Improved equipment, nutrition and data-driven ranch management have changed the cow-and-calf game since Matthew Joyce established the Joyce Ranch near Murphy 152 years ago.
But winter is still cold and dust is still dry, and Paul Nettleton, the ranch’s 67-year-old, fourth-generation owner, still throws ornery calves to the ground the way his great-grandfather did.
When his ranch hand roped only one calf leg on a 92-degree day in June, Nettleton pulled the bellowing calf’s tail one way and leaned his shoulder into its rear hip until it toppled. Nettleton, his 37-year-old son and partner, Chad Nettleton, and another hand gave the calf a shot and checked it for pink eye. Once the job was done, the team repeated the steps with another calf.
“I remember the old ways, the way we used to do things,” Nettleton says. “[Chad] has a more modern look at things. I’m not sure it’s any better.”
Both men smile.
The Owyhee Cattlemen’s Association, the oldest such group in the state, says the Joyce Livestock Co. is the oldest family-owned ranch in Idaho.
Like most Western ranch companies, Joyce runs cattle on federal lands along with its own. That has led to conflicts. Paul Nettleton took the federal government to court 10 years ago and won, protecting ranchers’ water rights in a ruling the Idaho Farm Bureau said has helped ranchers across the West.
A GOLD RUSH LURES A HOMESTEADER
The ranch began after the discovery of gold in the Owyhee Mountains during the Civil War.
Matthew Joyce, a native of Ireland, moved from Nevada and established a homestead on Sinker Creek, a Snake River tributary south of Murphy, to farm and sell food to gold miners. The creek basin is a narrow stip of green bounded by steep gulch walls with sagebrush desert above.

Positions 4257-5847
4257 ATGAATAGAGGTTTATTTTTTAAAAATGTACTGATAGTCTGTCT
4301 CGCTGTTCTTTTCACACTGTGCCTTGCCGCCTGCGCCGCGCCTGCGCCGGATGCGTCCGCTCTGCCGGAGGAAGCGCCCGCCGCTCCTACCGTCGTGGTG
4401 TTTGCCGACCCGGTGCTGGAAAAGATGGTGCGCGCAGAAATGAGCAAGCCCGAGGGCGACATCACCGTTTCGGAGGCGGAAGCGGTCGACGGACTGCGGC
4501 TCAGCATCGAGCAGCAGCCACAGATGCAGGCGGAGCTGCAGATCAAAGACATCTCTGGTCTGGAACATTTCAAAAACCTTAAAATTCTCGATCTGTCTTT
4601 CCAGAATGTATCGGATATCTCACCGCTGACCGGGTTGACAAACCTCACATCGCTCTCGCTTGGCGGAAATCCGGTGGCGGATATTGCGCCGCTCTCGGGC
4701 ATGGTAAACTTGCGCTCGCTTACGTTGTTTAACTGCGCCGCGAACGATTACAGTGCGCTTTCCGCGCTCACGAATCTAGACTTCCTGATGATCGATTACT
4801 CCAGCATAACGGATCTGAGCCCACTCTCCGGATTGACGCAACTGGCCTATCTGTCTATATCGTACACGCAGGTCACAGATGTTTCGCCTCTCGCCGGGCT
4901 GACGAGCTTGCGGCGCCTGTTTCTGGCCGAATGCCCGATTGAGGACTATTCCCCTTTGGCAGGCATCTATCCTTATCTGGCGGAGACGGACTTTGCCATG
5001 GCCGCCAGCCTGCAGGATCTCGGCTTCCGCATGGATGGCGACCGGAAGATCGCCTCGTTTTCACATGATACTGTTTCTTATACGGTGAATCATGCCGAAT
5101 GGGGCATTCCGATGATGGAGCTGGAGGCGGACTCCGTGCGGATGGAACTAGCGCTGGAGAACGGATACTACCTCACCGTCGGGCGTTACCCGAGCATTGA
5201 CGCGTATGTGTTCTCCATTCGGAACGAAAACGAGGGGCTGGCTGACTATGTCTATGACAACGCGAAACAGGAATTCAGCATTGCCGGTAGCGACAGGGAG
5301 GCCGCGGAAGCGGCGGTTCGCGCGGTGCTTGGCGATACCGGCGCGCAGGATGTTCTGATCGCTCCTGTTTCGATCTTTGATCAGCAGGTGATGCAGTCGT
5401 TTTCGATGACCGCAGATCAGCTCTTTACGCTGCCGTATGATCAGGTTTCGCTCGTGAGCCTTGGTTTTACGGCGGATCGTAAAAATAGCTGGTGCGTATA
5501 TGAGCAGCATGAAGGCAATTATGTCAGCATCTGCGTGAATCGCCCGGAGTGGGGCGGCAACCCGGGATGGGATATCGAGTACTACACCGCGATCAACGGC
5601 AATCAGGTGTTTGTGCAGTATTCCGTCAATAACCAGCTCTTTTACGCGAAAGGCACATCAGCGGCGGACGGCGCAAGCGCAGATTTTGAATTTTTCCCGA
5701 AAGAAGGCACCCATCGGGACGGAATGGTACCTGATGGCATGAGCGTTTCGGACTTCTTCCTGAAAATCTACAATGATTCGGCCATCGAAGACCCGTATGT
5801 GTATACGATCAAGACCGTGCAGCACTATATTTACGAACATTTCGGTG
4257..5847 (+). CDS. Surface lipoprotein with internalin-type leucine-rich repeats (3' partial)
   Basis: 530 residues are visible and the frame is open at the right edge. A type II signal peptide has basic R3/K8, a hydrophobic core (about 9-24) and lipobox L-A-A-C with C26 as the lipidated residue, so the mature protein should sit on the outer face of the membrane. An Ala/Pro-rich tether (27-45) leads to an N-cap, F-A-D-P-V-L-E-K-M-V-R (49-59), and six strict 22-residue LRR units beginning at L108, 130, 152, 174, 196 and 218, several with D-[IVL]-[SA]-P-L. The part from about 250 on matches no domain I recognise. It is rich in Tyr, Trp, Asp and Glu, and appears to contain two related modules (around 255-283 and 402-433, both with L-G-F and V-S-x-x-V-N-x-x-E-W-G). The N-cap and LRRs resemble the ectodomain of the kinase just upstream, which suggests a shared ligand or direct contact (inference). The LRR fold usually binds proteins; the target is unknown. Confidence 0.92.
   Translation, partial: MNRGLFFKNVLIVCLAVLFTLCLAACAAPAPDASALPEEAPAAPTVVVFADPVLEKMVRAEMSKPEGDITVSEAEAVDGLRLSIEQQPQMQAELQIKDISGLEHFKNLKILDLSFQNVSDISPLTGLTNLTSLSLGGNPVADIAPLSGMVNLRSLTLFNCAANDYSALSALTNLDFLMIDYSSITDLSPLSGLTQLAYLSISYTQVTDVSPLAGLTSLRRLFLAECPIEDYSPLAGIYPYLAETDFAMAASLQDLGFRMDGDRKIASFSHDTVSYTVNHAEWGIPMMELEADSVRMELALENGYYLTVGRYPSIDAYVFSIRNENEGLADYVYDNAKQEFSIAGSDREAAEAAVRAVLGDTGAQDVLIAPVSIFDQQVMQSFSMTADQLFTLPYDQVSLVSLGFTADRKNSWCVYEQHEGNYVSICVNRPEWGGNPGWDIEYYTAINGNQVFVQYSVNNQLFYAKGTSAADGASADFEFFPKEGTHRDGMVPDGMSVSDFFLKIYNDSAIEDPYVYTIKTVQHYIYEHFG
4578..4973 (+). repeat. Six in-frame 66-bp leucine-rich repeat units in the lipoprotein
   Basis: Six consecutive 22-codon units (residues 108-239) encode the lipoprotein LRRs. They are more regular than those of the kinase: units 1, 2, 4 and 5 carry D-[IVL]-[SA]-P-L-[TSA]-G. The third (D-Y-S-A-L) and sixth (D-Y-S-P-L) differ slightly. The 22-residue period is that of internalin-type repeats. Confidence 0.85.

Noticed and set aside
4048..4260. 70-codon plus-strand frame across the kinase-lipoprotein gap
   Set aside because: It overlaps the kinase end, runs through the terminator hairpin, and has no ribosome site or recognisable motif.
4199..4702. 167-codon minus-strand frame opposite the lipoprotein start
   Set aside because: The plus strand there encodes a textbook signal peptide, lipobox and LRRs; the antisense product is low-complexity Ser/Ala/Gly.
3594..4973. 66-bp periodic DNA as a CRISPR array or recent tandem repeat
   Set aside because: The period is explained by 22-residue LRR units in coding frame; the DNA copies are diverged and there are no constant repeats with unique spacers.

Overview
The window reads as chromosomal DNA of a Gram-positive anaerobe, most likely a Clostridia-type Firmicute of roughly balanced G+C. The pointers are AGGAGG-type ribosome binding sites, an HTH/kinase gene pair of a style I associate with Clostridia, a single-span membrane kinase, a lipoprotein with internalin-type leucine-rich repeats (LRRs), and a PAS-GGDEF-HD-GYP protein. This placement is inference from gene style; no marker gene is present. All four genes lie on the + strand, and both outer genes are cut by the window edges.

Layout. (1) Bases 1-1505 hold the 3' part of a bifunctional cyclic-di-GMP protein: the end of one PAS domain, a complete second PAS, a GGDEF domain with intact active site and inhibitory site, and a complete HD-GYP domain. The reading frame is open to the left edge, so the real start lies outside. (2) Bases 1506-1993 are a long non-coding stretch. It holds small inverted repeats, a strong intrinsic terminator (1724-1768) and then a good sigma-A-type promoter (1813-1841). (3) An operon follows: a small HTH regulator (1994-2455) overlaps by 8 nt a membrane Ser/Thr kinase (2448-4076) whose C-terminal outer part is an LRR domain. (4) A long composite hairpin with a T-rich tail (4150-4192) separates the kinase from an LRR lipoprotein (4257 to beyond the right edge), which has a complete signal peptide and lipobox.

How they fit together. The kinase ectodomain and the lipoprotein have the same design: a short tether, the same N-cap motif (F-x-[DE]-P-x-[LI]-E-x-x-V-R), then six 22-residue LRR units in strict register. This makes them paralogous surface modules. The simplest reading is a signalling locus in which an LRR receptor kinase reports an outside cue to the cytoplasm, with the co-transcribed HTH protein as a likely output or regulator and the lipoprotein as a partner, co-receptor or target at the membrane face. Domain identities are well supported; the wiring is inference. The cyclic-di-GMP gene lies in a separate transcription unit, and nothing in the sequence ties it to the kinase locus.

Sinker Creek was unsurveyed in 1865, which meant Joyce could not establish a formal homestead to own the land, Nettleton says. Squatter’s rights dictated who owned what, and a man named Scotch Bob Davidson was already at Sinker Creek when Joyce arrived.
But Davidson traveled, as did Joyce, so the men agreed to be neighbors to ensure that other squatters could not move onto the area while they were away.
The first Joyce house was built close to the creek and ruined by a flood from spring runoff. The second burned down, forcing Joyce into the chicken coop. He added to that coop over the years, and it remains the oldest structure on the ranch.
Joyce had four sons, but none married. His daughter, Maggie Joyce Nettleton, was the only one in her generation to have children and live on the ranch. Nettletons have run the ranch ever since.
In 1943, a dam that had been built on Sinker Creek collapsed, resulting in a 40-foot-high wall of water that leveled much of the ranch. It was rebuilt.
Today, Paul Nettleton owns 5,000 acres in the basin and 7,000 disconnected acres scattered around the area. The family’s cattle also graze on 120,000 acres of federal land stretching around Silver City 20 miles away, where a young Paul Nettleton traveled on horseback for supplies.
In 2015, the family had about 600 cows that gave birth to about 600 calves.
This year, the herd suffered during the long, snowy winter, leading weak cows to give birth to weak calves. The Nettletons rounded up newborns and brought them to the ranch to recuperate. Still, about 200 died.
“In all of my years here — and that’s all of them — I’d never seen more than 18 inches of snow,” Paul Nettleton says. “We topped out at 20.”
The losses will hurt 2017 sales come auction time. The Nettletons do not disclose revenues.
PAUL NETTLETON GOES TO COURT